2. It's an offset against an investment property mortgage. You get tax relief or not based on the purpose of the borrowing. Suppose an aunt leaves you $100K and you apply this to your IP mortgage. If next year you decide to have it back as a redraw to buy a BMW, that's not a qualifying use so you now have $100K of non-qualifying borrowing. If you put your aunt's money in an offset account, it has the same effect as paying down the mortgage, but next year you can spend the offset money leaving you with a fully tax-deductible loan.

There are no negatives that I know of, though AIUI some of the cheap mortgage deals don't offer offset accounts.
 
Thanks for your responses and clarifying offset accounts!

A house in Blackburn, Burwood, Forest Hill, Thornbury or Preston would force me to increase my budget up to $600k.

Now the question is, is it worth borrowing more to purchase that house or whether sticking with an apartment as a first home/investment is a better choice in the long run?
 
Thanks for your responses and clarifying offset accounts!

A house in Blackburn, Burwood, Forest Hill, Thornbury or Preston would force me to increase my budget up to $600k.

Now the question is, is it worth borrowing more to purchase that house or whether sticking with an apartment as a first home/investment is a better choice in the long run?
It all depends on your risk tolerance. Personally, I believe that if you can afford a house, then you should buy one rather than an apartment. However, houses are far more maintenance than an apartment.

You need to decide for yourself which property is best for you. That might sound like a cop-out but honestly there's no other way to say it.
 
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What are your thoughts on an apartment as first home/investment?
All except one of our 10 IP's was a house - the rest were apartments (1BR and 2BR) and a couple of villa units.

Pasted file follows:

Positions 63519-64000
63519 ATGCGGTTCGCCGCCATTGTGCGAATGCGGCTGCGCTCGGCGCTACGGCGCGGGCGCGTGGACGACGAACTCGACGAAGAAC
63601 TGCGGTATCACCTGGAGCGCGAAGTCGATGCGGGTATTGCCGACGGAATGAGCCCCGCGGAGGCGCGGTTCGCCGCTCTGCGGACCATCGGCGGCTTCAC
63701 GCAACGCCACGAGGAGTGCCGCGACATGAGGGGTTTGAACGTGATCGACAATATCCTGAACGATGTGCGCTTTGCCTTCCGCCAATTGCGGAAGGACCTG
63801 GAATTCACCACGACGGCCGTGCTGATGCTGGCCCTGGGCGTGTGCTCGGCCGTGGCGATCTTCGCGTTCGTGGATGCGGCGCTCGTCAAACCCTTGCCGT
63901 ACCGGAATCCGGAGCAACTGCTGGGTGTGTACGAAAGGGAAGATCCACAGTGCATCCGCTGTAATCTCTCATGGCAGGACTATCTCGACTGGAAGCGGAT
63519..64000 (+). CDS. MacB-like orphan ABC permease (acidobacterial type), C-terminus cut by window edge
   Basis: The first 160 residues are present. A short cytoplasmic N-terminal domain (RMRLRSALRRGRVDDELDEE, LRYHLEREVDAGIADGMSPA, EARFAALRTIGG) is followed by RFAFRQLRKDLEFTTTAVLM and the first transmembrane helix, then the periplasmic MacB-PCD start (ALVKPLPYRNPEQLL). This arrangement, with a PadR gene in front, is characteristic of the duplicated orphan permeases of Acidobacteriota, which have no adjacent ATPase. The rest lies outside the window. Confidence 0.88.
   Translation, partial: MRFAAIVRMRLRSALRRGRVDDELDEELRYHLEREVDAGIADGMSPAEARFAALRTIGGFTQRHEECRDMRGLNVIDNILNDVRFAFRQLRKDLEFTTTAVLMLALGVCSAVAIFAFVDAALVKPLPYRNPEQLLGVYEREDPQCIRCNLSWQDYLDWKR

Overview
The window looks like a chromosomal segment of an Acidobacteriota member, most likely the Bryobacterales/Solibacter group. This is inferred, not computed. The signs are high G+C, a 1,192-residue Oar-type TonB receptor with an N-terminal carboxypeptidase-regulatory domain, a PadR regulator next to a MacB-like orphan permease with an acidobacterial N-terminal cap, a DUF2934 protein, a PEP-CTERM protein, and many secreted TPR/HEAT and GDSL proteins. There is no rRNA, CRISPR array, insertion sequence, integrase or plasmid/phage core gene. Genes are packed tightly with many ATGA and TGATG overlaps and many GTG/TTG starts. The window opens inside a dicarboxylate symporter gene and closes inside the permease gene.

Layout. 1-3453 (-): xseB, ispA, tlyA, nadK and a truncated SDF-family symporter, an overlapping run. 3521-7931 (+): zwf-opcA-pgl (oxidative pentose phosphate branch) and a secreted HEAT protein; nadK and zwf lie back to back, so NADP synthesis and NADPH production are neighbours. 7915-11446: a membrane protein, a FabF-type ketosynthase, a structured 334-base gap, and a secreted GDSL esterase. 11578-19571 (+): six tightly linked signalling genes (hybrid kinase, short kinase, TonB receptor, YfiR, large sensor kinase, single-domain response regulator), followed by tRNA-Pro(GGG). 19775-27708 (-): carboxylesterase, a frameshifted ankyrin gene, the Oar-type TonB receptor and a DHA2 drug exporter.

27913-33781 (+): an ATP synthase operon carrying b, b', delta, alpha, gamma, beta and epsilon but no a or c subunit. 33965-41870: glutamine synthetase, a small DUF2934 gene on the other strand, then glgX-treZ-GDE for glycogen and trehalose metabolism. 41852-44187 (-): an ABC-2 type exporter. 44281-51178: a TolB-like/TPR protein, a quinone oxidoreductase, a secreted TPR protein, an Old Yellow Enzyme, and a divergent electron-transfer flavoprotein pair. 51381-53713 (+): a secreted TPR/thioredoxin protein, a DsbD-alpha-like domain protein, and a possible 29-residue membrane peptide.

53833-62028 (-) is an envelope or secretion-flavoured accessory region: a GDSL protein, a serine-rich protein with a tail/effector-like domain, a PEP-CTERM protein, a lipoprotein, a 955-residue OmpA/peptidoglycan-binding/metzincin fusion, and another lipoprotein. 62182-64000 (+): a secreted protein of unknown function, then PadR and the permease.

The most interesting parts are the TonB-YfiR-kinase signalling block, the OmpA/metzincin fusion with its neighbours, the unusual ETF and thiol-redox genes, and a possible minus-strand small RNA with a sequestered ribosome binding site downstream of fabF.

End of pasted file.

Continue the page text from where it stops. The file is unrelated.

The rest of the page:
We did quite well with them, plenty to depreciate, rents easily, and the relative yield (rent vs purchase price) can be better than houses.

There is a bit more politics involved with the owner's corp, but not much more than the average neighbour of a house....

My view was that the lower purchase price means you can buy more which was one way of spreading risk for us (i.e. 3 apartments for the price of 2 houses type ratio)

The Y-man
 
Have you considered apartments in Docklands and Southbank? Beware of owners corp fees though. The Y-man
Body Corp levies in my building are certainly high. By compensation, the location and my lifestyle (work from home) mean that I don't need to run a car (am in Flexicar for when I need one) and I rent out my car space for $200 a month. If I worked in the western side of the CBD I would reckon being able to walk to work as a bonus compared with the joys of traffic or trains.
 
Nothing wrong with apartments mate, but stay away from towers (docklands etc) also 80% LVR is not such a bad thing your SANF goes up as your LVR goes down :)
 
Hey 7smurfs did say wanted close to the CBD :)


The Y-man
Mainly looking for investment and a lifestyle change bonus for 6 months while I live in it.
I'm sticking to the theory that if I want to live in it then it would be attractive for renters as well :)

There hasn't been good feedback about docklands apartments. I am moreso looking towards Richmond, Hawthorn, South Yarra, South Melbourne areas.
 
agree with Aaron. the best thing about property is scarcity, no 2 properties are the same... unles you purchase apartment number 1256 in a 50 storey tower